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Child nutritional status and child growth in Kenya: Socioeconomic determinants

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  • Anil B. Deolalikar

    (World Bank and the University of Washington, USA)

Abstract

Reduced-form demand relations for weight, height and weight gain since birth are estimated using data on 7,907 children in Kenya. Maternal education is a significant determinant of all indicators, with secondary schooling having larger although not significantly different effects than primary schooling. Per capita household expenditure has highly significant but numerically small effects. Birth weight has a strong negative effect on subsequent weight gain. The effect becomes even more negative (indicating almost complete catch-up by age one) when birth weight is treated as an endogenous variable. These results indicate that small deficits in birth weight are not permanent.

Suggested Citation

  • Anil B. Deolalikar, 1996. "Child nutritional status and child growth in Kenya: Socioeconomic determinants," Journal of International Development, John Wiley & Sons, Ltd., vol. 8(3), pages 375-393.
  • Handle: RePEc:wly:jintdv:v:8:y:1996:i:3:p:375-393
    DOI: 10.1002/(SICI)1099-1328(199605)8:3<375::AID-JID395>3.0.CO;2-9
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    References listed on IDEAS

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    Cited by:

    1. Takashi Yamano & Harold Alderman & Luc Christiaensen, 2005. "Child Growth, Shocks, and Food Aid in Rural Ethiopia," American Journal of Agricultural Economics, Agricultural and Applied Economics Association, vol. 87(2), pages 273-288.
    2. Subha Mani, 2012. "Is there Complete, Partial, or No Recovery from Childhood Malnutrition? – Empirical Evidence from Indonesia," Oxford Bulletin of Economics and Statistics, Department of Economics, University of Oxford, vol. 74(5), pages 691-715, October.
    3. Acharya, Ram N., 2016. "Food Security and Malnutrition in Tanzania," 2016 Annual Meeting, February 6-9, 2016, San Antonio, Texas 230136, Southern Agricultural Economics Association.
    4. Fedorov, Leonid & Sahn, David E, 2005. "Socioeconomic Determinants of Children's Health in Russia: A Longitudinal Study," Economic Development and Cultural Change, University of Chicago Press, vol. 53(2), pages 479-500, January.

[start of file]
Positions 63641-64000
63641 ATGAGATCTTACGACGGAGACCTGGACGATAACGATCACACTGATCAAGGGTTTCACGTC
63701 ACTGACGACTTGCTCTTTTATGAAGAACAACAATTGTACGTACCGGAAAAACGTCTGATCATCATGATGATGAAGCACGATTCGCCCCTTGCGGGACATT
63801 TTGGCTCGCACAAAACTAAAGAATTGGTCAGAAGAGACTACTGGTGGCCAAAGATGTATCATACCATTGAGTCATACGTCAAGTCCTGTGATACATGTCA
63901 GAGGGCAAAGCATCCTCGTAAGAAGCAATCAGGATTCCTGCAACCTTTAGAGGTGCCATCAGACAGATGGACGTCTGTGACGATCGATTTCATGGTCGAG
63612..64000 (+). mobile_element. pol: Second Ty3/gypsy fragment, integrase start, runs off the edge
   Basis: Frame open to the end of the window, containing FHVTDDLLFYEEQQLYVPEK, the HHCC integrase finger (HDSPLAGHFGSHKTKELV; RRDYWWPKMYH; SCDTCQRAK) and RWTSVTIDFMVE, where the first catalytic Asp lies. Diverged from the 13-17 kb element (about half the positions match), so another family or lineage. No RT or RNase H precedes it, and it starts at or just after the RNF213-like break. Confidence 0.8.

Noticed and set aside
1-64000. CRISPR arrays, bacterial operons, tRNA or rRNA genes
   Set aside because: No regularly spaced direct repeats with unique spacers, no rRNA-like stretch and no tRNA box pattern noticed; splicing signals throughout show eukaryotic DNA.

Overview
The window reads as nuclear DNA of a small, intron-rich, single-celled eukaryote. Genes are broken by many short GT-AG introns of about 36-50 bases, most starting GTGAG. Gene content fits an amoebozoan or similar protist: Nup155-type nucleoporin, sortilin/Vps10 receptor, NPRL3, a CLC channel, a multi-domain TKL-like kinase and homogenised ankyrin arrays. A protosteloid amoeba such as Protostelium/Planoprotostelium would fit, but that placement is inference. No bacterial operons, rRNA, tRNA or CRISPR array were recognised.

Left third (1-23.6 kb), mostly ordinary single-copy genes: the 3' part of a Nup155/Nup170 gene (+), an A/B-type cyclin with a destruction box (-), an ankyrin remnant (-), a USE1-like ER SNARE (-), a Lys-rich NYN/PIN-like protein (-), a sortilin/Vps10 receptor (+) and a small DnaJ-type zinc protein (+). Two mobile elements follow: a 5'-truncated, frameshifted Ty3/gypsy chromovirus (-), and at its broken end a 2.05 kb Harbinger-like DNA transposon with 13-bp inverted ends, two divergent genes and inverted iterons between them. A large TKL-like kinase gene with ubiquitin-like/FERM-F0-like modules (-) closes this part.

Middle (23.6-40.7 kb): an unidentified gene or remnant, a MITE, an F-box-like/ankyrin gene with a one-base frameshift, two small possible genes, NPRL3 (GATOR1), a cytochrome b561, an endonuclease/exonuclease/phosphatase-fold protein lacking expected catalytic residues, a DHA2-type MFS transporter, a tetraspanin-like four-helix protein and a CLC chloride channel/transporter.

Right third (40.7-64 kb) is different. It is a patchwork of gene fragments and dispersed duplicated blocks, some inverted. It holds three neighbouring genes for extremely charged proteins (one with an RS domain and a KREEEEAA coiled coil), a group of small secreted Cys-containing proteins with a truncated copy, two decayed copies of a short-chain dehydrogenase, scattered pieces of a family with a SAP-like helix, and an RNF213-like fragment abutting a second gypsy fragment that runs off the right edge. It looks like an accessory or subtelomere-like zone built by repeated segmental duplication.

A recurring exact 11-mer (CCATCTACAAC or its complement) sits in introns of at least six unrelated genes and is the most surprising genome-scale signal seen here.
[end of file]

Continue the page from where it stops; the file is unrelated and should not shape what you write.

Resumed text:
5. Nicholson, Charles F. & Mwangi, Lucy & Staal, Steven J. & Thornton, Philip K., 2003. "Dairy Cow Ownership And Child Nutritional Status In Kenya," Research Bulletins 122122, Cornell University, Department of Applied Economics and Management.
    6. Dercon, Stefan & Hoddinott, John, 2003. "Health, Shocks and Poverty Persistence," WIDER Working Paper Series 008, World Institute for Development Economic Research (UNU-WIDER).
    7. José Martín & María Herrero & José Campillo, 2014. "An index of education and child health in the Horn of Africa," Quality & Quantity: International Journal of Methodology, Springer, vol. 48(2), pages 863-870, March.
    8. Nicholson, Charles F. & Mwangi, Lucy & Staal, Steven J. & Thornton, Philip K., 2003. "Dairy Cow Ownership and Child Nutritional Status in Kenya," 2003 Annual meeting, July 27-30, Montreal, Canada 22154, American Agricultural Economics Association (New Name 2008: Agricultural and Applied Economics Association).
    9. del Ninno, Carlo & Lundberg, Mattias, 2005. "Treading water: The long-term impact of the 1998 flood on nutrition in Bangladesh," Economics & Human Biology, Elsevier, vol. 3(1), pages 67-96, March.
    10. Outes, Ingo & Porter, Catherine, 2013. "Catching up from early nutritional deficits? Evidence from rural Ethiopia," Economics & Human Biology, Elsevier, vol. 11(2), pages 148-163.
    11. Jessica Leight & Paul Glewwe & Albert Park, 2015. "The Impact of Early Childhood Rainfall Shocks on the Evolution of Cognitive and Non-cognitive Skills," Department of Economics Working Papers 2016-14, Department of Economics, Williams College, revised Oct 2016.

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